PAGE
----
It’s increasingly difficult to be a Christian in Canada. But, ask most Christians why it’s difficult and they often say something like this, it’s hard because it use to be we didn’t have so many things to compete with on Sunday – sports, Sunday shopping, both parents working and now on Sundays. Although there is some truth to this statement, it points to the result of, not the underlying reason for Christianity’s decline in western societies. The reason for Christianity’s demise is the universality of liberalism that has become so much a part of our assumed political, economic and social life that we’re no longer aware of its negative influence both on society and the Church. Liberalism assumes the greatest possible freedoms for individuals socially, politically and economically. On the surface, liberalism can do no wrong and is completely in tune with Christian teachings on freedom, love and grace. That is why mainline churches in general have coordinated its ministries with today’s cultural norms. The watering down of core doctrines, e.g. the physical resurrection of Jesus Christ, is the attempt to do just that. But, just scratch the surface of liberalism’s influence on both our culture and Christianity and one will quickly see it’s not all that positive.
For instance, in the economic realm, the advocacy for free markets, companies, banks, and individuals to be freed from the constricting shackles of the bureaucratic state has not benefitted the majority of people, but only the few, i.e., multi-national corporations, CEOs, banks, and the ultra-rich, where most of the wealth is being centralized. The disparagement between rich and poor is increasing, and the middle class is slowly disappearing. In the political realm, populist governments are on the rise among western countries. Trump is the prime example, but it’s also happening in countries like Hungary, Poland and now, Italy. It’s evidenced to a degree in Britain’s Brexit and the recent Ontario election of Doug Ford’s PC government. The problem with these populist leaders and movements is that they tend to divide people into haves and have nots and centralize power in certain groups of people. Lastly, on the social front, liberalism’s insistence that every restriction should be removed from individual choice is now leading to new restrictions of choices of some by the choices of others. Since rival rights and freedoms inevitably collide, the power of whichever group has more political power decides which freedoms to uphold. For instance, it’s generally assumed that transgender people have the right to be called by the pronoun of their choice, such as ‘they’, instead of the typical male/female ones. That is fine, but what about the rights of the individual who does not believe in this assume worldview? What about their rights? Even the suggestion that this person has rights are vehemently rejected by proponents of liberalism. Just listen to the CBC!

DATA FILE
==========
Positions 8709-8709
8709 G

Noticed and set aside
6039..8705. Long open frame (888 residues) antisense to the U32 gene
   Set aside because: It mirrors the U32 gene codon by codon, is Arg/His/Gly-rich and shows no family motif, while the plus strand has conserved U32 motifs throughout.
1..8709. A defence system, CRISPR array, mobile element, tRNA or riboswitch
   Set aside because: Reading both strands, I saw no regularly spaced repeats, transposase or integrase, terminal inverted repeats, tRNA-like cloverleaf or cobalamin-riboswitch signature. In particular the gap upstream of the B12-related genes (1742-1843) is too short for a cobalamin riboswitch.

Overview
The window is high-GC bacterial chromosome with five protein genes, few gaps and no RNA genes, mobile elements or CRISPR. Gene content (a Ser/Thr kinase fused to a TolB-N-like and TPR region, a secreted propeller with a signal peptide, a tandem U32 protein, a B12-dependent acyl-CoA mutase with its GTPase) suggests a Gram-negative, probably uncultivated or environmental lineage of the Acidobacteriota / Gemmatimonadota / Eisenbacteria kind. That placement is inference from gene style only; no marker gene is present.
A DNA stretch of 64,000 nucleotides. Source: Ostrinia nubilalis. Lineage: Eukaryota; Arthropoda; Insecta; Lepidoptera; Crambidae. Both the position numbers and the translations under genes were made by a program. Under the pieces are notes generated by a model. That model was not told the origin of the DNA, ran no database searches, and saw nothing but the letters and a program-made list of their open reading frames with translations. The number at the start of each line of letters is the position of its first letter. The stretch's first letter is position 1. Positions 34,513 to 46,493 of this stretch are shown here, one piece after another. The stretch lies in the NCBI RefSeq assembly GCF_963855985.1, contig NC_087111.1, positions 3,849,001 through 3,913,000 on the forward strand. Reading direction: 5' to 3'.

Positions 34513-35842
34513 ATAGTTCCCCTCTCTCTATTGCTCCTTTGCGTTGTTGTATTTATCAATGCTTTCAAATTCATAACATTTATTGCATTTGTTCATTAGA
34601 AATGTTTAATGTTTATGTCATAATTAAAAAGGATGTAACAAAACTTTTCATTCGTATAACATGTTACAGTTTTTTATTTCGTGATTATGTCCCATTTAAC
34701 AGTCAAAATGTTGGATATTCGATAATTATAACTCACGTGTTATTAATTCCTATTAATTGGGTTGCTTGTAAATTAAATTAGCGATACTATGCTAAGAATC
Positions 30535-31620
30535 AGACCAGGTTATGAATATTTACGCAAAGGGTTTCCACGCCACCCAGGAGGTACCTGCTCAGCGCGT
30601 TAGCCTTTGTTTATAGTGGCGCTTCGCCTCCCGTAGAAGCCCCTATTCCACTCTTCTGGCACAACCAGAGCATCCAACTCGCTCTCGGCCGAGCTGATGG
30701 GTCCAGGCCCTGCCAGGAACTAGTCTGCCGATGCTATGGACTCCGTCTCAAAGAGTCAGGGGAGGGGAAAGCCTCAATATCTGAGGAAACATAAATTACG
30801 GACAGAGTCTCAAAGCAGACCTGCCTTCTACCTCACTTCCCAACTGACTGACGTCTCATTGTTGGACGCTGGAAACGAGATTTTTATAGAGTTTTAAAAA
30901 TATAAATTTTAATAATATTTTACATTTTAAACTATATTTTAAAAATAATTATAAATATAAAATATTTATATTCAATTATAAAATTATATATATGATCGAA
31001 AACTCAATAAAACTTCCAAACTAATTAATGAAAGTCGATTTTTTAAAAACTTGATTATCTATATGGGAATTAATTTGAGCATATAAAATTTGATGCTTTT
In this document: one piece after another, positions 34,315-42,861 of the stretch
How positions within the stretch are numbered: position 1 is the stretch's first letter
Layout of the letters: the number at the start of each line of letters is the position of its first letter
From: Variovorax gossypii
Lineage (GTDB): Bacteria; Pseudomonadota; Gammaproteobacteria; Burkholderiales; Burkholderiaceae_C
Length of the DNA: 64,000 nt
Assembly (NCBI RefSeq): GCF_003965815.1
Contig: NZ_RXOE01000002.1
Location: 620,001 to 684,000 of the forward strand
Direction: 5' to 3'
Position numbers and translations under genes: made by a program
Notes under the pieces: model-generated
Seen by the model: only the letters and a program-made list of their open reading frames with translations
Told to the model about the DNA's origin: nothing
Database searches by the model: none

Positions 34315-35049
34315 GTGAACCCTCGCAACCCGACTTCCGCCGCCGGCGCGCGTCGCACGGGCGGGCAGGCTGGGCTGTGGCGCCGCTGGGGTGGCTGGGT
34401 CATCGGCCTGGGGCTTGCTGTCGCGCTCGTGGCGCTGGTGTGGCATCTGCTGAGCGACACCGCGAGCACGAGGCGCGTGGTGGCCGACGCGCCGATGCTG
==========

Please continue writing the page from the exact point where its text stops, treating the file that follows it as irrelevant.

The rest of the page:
What’s particularly problematic about these liberalizing trends is that most people do not have the intellectual training (or, simply don’t care), to question them. Therefore, it’s easy to influence people by appealing to their lower and often distorted instincts and turn issues into black and white ones. For instance, its popular today to blame immigrants for all of a country’s social, religious and economic problems. Although there might be something to this claim, to say it’s the only reason is absurd. Or, blaming religion (often Christianity and Islam in the west), for all of our conflicts is way too simplistic because it does not take into account secular, political forces at play. Or, for example, the notion that if we only liberalize our Christian doctrines to fall in line with the liberal beliefs of our society, people will flood into our churches. Really? The evidence shows the opposite is happening.